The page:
Reminescenze is a remarkable piece by the Italian Lisanella Gentili, completely unknown to me. A very atmospheric piece indeed, certainly with a few technical nasties, for example holding the fourth finger on the fifth fret on the fourth string while you have to grab a C and A on the first position with fingers 1 and 2. I have yet to figure out how to do that smoothly. Annette Kruisbrink plays it with a clear approach and a beautifully singing melody line.

To recover from the strain, two easy but very nice pieces by Carmen Farré de Prat are following: the waltz Biliken and the slow song Pinina. Biliken enables a firm but not overly fast tempo, Pinina is a traditional form of an Intro (indicating the chords) and a Cantado, the actual song. Keep the glissando to the high E clear.

Maria Luisa Anido was a guitar virtuoso who travelled around the world in the middle of the last century and also composed herself. In the lullaby Nana she creates a beautiful melancholic melody, which Annette Kruisbrink performs accordingly. This piece also has an unusual tuning: The sixth string down to D and the fifth down to G.

Daybreak by the Belgian guitarist Gisèle Sikora touches a sensitive string with me, there is something unspeakably moving in this piece. A serene opening part turns into a melancholic swing with a few jazzy chords. As a player, I tend to repeat the last section to make the piece a little longer.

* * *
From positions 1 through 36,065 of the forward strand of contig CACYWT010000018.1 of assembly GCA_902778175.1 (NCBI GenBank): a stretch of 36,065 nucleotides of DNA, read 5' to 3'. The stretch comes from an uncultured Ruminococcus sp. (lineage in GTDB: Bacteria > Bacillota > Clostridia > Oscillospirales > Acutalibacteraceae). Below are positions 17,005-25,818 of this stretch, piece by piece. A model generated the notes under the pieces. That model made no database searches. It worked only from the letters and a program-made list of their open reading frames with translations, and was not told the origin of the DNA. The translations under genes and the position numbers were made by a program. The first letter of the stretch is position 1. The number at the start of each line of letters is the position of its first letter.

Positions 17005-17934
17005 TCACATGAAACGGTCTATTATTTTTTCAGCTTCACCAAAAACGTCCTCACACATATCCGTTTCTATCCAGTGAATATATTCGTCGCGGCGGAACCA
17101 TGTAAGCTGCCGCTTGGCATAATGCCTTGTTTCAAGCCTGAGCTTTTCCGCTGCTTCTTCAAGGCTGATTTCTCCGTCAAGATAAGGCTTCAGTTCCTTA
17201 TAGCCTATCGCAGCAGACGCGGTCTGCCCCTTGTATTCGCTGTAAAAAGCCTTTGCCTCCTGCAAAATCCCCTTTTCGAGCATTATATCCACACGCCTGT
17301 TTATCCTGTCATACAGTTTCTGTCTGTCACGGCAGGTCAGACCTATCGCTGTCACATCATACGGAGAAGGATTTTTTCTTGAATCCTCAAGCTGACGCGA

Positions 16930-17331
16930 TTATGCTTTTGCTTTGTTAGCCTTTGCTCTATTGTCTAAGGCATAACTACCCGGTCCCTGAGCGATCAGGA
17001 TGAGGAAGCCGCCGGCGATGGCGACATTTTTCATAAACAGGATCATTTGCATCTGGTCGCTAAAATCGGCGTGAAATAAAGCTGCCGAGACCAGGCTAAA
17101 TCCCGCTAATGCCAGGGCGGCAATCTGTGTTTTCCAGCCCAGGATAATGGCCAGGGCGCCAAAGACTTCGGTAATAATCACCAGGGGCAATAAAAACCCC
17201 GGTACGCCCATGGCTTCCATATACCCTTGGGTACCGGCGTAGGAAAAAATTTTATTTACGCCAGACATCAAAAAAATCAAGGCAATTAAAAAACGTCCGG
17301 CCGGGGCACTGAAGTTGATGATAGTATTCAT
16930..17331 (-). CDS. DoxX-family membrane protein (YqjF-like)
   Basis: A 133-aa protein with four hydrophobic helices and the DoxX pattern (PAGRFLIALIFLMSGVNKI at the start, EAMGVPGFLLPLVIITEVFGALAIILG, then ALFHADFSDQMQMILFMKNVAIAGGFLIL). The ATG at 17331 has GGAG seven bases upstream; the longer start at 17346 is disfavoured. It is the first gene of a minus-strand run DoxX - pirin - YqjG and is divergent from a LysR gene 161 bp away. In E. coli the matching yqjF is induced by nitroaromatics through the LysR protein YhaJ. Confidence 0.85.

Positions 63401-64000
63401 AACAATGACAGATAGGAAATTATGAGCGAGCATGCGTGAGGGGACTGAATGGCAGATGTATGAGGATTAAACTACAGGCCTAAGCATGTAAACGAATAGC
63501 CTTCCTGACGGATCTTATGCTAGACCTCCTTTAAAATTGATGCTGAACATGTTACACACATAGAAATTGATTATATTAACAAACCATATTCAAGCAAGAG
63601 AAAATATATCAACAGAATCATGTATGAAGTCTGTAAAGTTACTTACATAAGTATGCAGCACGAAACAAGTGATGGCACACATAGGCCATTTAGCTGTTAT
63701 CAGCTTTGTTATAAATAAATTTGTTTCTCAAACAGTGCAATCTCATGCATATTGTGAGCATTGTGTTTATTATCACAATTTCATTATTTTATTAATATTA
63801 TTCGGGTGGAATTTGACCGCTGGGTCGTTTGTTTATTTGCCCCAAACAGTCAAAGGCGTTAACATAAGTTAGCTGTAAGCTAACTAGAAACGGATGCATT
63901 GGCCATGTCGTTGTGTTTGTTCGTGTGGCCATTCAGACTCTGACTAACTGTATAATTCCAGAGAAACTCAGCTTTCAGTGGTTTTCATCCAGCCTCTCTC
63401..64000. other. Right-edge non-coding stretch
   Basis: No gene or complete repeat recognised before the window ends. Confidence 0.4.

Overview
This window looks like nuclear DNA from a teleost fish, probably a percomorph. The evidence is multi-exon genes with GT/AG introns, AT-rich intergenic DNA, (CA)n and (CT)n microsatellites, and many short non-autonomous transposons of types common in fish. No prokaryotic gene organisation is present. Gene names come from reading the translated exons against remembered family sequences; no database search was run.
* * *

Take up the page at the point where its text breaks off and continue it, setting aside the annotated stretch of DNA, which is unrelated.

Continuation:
Last but not least, a very short piece of the compiler of the collection itself, Z (o) oZ, a piece of contemporary music that seems to apply some numerology: She wrote it on 02/20/2002 and it takes exactly 20 two-tenths of seconds. You will find that symmetry in the title.

The CD with performances of the pieces is a valuable addition to the book. Some will say that you should not give examples of music with sheet music because you have to build your own interpretation. Well, that’s why YouTube is so popular! I think, a good example can never hurt.

Well, I also really like to play this CD separately. Annette Kruisbrink brings the pieces with a beautiful finish and clearly breathes in the music. She plays it with a tranquility that is exemplary for me (I still tend to hurry at some places).

The recording is clear and does not suffer from blurring due to too large space or enthusiastic reverb mixing. It provides the music with an intimate character.

The book itself contains an illustrated introduction with information about the pieces and the composers. I personally appreciate that very much, the entire DOS Amigos Homepage is built on that idea. It’s nice to have a historical background to what you play.

In summary, I think this book with the CD is a must. It brings you interesting repertoire with a varying technical challenge, but all pieces are worth playing.

😉 Which I am trying myself while writing this piece.